According to a second aspect of the present invention, an operation controller outputs a signal for saving a person locked in a trunk of a vehicle. A trunk open/close switch connected between a power source and the operation controller, the trunk open/close switch being turned on when the trunk is closed and being turned off when the trunk is opened. A power supply unit supplies a power from the power source to the operation controller through the trunk open/close switch only for a predetermined time after the trunk is closed. According to this structure, the saving process to be executed by the control circuit is started or stopped in response to the start or stop of the power supply to the control circuit, instead of using a trunk open/close signal from a trunk lighting lamp. Therefore, it does not need a harness for transmitting the trunk open/close signal from the trunk lighting lamp, and it can reduce the number of the harnesses.

BRIEF DESCRIPTION OF THE DRAWINGS

These and another objects, features and characteristics of the present invention will be appreciated from a study of the following detailed description, the appended claims, and drawings, all of which form parts of this application. In the drawings, same portions or corresponding portions are put the same numerals each other to eliminate redundant explanation. In the drawings:

FIG. 1 is an electric block diagram illustrating a trunk locked-in person saving apparatus of a first embodiment according to the present invention;

FIG. 2 is a schematic diagram illustrating a position of a pyroelectric sensor in FIG. 1;

FIG. 3 is a flowchart illustrating an operation of a detection apparatus in FIG. 1;

FIG. 4 is a flowchart illustrating a failure detection step S200 in FIG. 3 in detail;

FIG. 5 is a flowchart illustrating an operation condition detection step S210 in FIG. 3 in detail;

FIG. 6 is a diagram illustrating an operation of the pyroelectric sensor;

FIG. 7 is a flowchart illustrating an operation of a detection apparatus of a second embodiment according to the present invention;

FIG. 8 is a flowchart illustrating a modified operation of the detection apparatus of the second embodiment;

FIG. 9 is a flowchart illustrating an operation of a detection apparatus of a third embodiment according to the present invention;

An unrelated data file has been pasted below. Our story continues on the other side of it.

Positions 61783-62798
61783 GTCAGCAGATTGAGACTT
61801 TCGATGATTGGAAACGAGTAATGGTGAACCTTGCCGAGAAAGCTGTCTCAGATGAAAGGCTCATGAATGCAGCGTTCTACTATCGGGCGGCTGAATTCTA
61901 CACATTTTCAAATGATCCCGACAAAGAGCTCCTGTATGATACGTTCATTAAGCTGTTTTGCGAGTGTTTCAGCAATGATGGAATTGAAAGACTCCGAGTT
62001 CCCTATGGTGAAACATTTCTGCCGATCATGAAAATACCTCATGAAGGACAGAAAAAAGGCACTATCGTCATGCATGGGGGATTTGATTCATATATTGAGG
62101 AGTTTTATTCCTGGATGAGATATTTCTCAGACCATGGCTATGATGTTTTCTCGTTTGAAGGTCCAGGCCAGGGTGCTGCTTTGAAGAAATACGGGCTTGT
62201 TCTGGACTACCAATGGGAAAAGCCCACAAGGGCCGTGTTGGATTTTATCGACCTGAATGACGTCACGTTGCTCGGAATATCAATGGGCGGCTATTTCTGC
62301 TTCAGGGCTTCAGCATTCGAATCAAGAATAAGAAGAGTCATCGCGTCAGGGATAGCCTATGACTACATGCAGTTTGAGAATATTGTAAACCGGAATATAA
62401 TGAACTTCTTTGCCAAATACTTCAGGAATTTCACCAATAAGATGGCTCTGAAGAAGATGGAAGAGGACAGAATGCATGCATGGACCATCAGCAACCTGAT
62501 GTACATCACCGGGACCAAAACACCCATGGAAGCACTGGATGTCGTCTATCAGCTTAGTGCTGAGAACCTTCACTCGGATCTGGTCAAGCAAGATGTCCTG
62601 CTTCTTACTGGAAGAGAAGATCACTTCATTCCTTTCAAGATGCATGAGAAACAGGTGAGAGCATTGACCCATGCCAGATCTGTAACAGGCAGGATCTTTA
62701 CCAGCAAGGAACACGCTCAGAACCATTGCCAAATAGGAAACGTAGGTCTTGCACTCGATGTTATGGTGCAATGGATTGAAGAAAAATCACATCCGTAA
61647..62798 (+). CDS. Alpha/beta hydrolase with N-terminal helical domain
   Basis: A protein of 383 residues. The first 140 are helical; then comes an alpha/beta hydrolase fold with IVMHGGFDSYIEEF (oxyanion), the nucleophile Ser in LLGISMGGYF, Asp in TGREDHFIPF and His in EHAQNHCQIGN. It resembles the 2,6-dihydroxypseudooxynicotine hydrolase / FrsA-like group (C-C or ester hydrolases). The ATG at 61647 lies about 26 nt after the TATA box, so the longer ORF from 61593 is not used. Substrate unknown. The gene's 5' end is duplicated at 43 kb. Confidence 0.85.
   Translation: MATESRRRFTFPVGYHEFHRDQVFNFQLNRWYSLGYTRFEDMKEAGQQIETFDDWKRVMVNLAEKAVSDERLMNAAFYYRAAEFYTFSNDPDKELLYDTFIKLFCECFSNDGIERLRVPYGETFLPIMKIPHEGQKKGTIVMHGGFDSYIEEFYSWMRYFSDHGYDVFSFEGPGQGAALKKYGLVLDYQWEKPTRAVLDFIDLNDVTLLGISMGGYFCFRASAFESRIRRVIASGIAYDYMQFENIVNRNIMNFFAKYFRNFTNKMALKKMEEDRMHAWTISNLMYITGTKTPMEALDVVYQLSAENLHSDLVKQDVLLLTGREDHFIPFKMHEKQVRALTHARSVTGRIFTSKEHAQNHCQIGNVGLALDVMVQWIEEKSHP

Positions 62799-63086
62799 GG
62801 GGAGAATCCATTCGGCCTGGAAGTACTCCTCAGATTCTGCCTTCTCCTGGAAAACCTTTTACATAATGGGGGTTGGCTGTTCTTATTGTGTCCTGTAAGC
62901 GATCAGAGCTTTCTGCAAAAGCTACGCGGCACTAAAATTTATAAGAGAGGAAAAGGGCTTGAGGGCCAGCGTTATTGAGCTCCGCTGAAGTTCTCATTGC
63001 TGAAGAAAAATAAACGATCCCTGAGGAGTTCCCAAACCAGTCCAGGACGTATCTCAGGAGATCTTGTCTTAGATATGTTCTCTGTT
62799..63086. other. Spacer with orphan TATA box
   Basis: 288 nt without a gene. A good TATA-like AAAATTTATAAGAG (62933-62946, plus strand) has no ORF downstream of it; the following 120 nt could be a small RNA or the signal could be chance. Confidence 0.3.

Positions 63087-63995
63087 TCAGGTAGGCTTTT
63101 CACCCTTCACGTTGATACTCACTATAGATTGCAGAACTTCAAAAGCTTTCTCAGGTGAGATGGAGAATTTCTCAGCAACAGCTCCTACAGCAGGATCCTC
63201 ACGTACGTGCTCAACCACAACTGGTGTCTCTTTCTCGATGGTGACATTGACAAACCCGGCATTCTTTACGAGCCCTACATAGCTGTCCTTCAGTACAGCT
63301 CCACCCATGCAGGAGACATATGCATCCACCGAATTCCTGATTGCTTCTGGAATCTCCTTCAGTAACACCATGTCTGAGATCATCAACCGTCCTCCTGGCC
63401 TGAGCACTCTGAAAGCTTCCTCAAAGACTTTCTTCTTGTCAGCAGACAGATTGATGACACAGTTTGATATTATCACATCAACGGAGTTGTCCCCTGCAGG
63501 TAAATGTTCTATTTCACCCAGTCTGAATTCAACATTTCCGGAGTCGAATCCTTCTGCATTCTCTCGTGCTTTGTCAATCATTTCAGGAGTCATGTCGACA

FIG. 10 is an electric block diagram illustrating a trunk locked-in person saving apparatus of a fourth embodiment according to the present invention;

FIG. 11 is a flowchart illustrating an operation of a detection apparatus of the fourth embodiment;

FIG. 12 is an electric block diagram illustrating a trunk locked-in person saving apparatus of a fifth embodiment according to the present invention;

FIGS. 13A, 13B and 13C are schematic diagrams illustrating an operation of a cancel switch 130 shown in FIG. 12;

FIG. 14 is a flowchart illustrating an operation of a detection apparatus of the fifth embodiment;

FIG. 15 is a flowchart illustrating a modified operation of the detection apparatus of the fifth embodiment;

FIG. 16 is an electric block diagram illustrating a trunk locked-in person saving apparatus of a sixth embodiment according to the present invention;

FIG. 17 is a flowchart illustrating an operation of a detection apparatus of the sixth embodiment; and

FIG. 18 is a flowchart illustrating a failure detection step S100 in FIG. 17 in detail.

DESCRIPTION OF THE PREFERRED EMBODIMENTS

(First embodiment)

FIGS. 1 and 2 shows a first embodiment in which the present invention is applied to a trunk locked-in person saving apparatus. FIG. 1 shows a block diagram illustrating an electric circuit structure of the trunk locked-in saving apparatus; and FIG. 2 shows a schematic diagram illustrating a mounting position of the trunk locked-in person saving apparatus.

As shown in FIG. 1, the trunk locked-in person saving apparatus is provided with a speed sensor 10, a truck open/close switch 20, a pyroelectric sensor 30, a detection apparatus 40, a warning lamp 50, a guidance lamp 60, an alarm unit 70 and a trunk opener 80.

The speed sensor 10 outputs a vehicle speed signal to the detection apparatus 40 based on a speed of the vehicle.

The trunk open/close switch 20 is connected between a battery (+B) 90 and a ground. The trunk open/close switch 20 is turned on when a trunk is opened, and is turned off when the trunk is closed. As a result, a trunk open/close switch signal is outputted from a one terminal (at a side of battery 90) of the trunk open/close switch in response to an opening or a closing of the trunk (trunk lid).

Here, a trunk lighting lamp 100 for lighting an inside of the trunk is connected between the battery 90 and the trunk open/close switch 20. The trunk lighting lamp 100 is turned on to light inside of the trunk when the trunk is opened, and is turned off when the trunk is closed. The trunk lighting lamp 100 is arranged near the pyroelectric sensor 30, and is used for a failure detection of the pyroelectric sensor 30 as described later.

The pyroelectric sensor 30 outputs a detection signal in response to temperature changes per unit time (an amount of change of received infrared radiation) in the trunk. As a result, the pyroelectric sensor 30 detects movements of object having a predetermined temperature in the trunk, and outputs the detection signal to the detection apparatus 40. In other words, the pyroelectric sensor 30 senses the behavior of a person who is locked in the trunk.

Here, as shown in FIG. 2, the pyroelectric sensor 30 is contained in the trunk (hereinafter, called as “trunk 110”) with the detection apparatus 40, and is positioned on a upper wall 112 in the front of a trunk lid 111.

As shown in FIG. 1, the detection apparatus (ECU) 40 is provided with a failure diagnosis portion 41, an operation detection portion 42, a locked-in detection portion 43, a body detection portion 44, a guidance signal output portion 45 and a locked-in detection signal output portion 46. The detection apparatus 40 executes a locked-in person saving process for saving the person who is locked in the trunk 110.